Well, glad that Fiscal Cliff thing is over. Seriously – we sweated a crisis that was created by politicians, that politicians are now happy they averted. Consider that! Dividend Cliff… Kind of Averted Since most of you readers are also avid investors (check out our stock picks for 2013, and our solid S&P 500 beating […]
Seriously, folks. This topic is serious enough for me to write two articles about it. Since the last time we covered the forthcoming dividend tax increases, a few things have happened: Barack Obama was reelected President The Senate and the House remained in the hands of the Democrats and the Republicans, respectively (meaning the status quo […]
The last time we talked about the mortgage interest deduction, I shared with you a chart on the percentage of returns in each income group taking the mortgage interest deduction. Today let’s take it a step father and look at the mortgage interest deduction geographically.
We recently covered a lot of the fallout from Standard and Poor’s recent downgrade of the debt of the United States. The United States has 50 states which also issue their own debt, and get their own credit rating from the credit ratings firms. Luckily (this time) the legwork has been done, and I’m able to just link you to the primary source, the Tax Foundation! So view on to see the credit ratings of the states.
“So we have no choice but to make California far more efficient and effective than it is, by running this thing a little bit more like a business,” proclaimed Meg Whitman, in one of her ads during her failed run for the Governor of California. Of course, it’s tough to run your business when your employees are almost 37 million strong and own all of its shares. However, in a perfect world we have theories like ‘Benevolent Dictatorship’, which means that you readers can take a whack at it. It, of course, being balancing California’s massive $19 to $26 billion annual deficit.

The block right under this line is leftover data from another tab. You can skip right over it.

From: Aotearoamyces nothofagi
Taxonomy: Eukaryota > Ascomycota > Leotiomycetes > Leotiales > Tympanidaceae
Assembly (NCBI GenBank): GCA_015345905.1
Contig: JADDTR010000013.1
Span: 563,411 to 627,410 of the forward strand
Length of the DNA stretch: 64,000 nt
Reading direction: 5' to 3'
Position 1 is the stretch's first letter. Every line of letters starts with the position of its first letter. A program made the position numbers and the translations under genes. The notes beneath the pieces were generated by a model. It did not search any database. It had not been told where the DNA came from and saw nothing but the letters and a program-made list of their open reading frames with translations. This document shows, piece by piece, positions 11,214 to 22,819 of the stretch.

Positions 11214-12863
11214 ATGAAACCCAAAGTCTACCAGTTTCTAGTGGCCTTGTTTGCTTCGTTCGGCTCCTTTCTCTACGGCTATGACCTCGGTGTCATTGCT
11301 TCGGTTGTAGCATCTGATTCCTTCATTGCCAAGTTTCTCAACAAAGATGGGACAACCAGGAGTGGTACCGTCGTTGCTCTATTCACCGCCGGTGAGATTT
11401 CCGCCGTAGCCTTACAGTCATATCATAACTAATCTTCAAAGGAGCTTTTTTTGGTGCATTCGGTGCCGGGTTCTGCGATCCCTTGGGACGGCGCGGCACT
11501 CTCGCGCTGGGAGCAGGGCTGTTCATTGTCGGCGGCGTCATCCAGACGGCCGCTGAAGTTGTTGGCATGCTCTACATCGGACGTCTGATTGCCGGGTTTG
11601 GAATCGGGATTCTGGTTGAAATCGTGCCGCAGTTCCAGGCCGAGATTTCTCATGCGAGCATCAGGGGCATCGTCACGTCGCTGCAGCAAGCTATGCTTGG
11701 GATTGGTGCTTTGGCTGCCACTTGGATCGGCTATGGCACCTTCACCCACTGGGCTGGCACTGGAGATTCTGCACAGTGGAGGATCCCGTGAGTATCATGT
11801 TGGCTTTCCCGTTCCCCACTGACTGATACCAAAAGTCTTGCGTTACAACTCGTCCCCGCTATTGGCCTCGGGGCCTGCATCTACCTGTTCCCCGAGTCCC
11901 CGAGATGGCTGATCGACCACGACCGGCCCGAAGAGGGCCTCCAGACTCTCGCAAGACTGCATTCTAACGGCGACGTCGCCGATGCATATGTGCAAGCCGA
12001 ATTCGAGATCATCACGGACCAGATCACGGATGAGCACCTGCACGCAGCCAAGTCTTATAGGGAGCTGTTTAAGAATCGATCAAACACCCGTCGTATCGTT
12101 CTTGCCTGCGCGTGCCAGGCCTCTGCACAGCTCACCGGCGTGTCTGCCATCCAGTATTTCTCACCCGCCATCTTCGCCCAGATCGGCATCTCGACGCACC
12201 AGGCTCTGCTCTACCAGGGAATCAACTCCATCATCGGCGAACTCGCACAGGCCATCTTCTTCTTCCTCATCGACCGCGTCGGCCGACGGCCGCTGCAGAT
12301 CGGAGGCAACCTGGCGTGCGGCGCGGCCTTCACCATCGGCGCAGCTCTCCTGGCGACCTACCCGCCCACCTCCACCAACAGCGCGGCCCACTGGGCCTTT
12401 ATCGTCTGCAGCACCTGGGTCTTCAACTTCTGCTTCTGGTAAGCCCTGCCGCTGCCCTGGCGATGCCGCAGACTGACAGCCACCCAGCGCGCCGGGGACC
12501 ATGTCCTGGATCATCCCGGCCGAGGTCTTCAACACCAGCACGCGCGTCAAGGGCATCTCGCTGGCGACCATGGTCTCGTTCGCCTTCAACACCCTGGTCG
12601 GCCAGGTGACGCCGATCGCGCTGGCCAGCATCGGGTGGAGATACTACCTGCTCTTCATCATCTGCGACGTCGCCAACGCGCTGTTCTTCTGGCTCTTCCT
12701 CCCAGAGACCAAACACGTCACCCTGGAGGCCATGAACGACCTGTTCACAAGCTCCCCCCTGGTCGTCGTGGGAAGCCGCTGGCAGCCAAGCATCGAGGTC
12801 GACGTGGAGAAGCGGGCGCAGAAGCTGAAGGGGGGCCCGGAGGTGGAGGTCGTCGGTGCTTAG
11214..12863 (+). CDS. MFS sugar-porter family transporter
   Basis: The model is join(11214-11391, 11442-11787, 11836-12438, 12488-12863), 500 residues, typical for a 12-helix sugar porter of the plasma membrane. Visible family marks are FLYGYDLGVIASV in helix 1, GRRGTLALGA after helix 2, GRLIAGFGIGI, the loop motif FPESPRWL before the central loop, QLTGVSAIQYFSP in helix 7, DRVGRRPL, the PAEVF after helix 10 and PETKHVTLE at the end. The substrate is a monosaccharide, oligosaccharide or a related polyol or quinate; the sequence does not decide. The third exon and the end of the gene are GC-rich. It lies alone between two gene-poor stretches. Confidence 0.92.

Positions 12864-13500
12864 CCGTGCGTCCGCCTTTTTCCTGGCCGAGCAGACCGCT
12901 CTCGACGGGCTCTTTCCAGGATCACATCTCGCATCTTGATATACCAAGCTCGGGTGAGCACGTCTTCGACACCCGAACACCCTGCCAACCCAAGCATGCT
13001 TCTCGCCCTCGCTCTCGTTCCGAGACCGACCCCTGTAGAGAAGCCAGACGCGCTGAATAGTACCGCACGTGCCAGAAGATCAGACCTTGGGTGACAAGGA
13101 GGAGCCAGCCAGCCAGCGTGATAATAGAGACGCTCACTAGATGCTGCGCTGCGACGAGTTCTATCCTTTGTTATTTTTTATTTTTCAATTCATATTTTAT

A collection of links and carnival hosts for the week.
According to this post at Real Clear Markets, foreclosures in July in the United States are overwhelmingly concentrated in a few states. Yes; you know that the sunbelt states have been hit hard by the mortgage crisis, but the pain must be spread around nationwide, right? Well… maybe not as much as you think. California, Florida, Nevada, and Arizona make up a whopping 57% of the nation’s foreclosures.
Can states default on their debt? The state of California has been in the news recently because of a $24.3 billion gap in funding. Is it possible that we may soon hear of a state actually going ‘bankrupt’? What are the economic and political ramifications if California takes such a step?